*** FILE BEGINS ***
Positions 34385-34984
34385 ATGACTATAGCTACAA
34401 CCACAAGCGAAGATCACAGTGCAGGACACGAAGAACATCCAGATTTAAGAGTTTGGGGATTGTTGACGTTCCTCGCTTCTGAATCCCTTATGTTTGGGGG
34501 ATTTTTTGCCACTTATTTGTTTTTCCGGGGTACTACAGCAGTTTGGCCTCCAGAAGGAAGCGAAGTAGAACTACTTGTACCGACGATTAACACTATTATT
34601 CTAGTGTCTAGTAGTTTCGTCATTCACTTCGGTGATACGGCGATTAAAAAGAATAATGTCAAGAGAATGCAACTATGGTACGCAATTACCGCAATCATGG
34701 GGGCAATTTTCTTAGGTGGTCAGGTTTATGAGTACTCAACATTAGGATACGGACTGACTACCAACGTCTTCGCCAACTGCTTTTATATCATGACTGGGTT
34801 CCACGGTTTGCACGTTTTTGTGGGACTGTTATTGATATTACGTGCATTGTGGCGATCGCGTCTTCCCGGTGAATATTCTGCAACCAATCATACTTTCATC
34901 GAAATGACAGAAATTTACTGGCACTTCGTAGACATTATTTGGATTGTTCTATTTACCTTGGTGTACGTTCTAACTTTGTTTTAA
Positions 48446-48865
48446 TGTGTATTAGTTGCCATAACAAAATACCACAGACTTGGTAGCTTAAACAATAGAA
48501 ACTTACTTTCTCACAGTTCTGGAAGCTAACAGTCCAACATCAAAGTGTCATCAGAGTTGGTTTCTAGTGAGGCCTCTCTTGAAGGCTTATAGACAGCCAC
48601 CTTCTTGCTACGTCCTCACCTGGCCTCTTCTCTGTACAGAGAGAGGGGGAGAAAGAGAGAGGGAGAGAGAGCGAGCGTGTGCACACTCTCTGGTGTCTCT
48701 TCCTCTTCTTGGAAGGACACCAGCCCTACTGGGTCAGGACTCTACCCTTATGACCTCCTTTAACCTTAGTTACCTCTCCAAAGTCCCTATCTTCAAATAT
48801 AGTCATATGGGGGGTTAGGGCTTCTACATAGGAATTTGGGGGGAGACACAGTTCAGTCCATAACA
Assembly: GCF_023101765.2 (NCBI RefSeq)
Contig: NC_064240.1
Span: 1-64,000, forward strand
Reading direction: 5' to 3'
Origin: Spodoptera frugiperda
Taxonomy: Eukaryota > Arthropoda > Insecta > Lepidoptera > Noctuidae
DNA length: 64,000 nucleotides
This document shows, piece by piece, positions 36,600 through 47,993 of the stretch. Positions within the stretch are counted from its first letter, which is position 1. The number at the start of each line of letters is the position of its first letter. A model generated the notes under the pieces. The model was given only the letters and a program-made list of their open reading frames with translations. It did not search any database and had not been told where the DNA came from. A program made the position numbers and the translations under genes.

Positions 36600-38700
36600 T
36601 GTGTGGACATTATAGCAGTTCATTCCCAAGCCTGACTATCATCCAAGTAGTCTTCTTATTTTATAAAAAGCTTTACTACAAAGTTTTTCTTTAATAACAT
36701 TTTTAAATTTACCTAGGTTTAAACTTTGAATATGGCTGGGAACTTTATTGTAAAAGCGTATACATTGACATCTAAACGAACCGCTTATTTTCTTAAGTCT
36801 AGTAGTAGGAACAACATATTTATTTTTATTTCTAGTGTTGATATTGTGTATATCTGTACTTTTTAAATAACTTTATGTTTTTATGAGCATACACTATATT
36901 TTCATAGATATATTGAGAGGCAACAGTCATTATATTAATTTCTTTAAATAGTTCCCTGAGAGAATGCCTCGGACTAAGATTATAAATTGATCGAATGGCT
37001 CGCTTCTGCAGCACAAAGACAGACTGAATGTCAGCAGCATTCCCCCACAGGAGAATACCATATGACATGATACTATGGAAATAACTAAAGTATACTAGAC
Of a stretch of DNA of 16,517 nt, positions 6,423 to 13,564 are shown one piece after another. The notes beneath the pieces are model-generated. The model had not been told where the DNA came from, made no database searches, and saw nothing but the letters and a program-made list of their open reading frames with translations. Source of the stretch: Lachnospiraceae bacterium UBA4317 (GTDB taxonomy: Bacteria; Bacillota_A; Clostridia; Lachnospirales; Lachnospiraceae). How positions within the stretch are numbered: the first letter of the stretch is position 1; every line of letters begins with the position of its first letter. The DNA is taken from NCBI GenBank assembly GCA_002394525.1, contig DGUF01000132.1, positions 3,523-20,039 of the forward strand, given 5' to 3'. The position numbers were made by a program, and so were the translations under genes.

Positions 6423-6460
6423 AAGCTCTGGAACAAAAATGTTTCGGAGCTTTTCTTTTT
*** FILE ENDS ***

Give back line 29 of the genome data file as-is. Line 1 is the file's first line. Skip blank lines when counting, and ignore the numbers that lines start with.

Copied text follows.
37001 CGCTTCTGCAGCACAAAGACAGACTGAATGTCAGCAGCATTCCCCCACAGGAGAATACCATATGACATGATACTATGGAAATAACTAAAGTATACTAGAC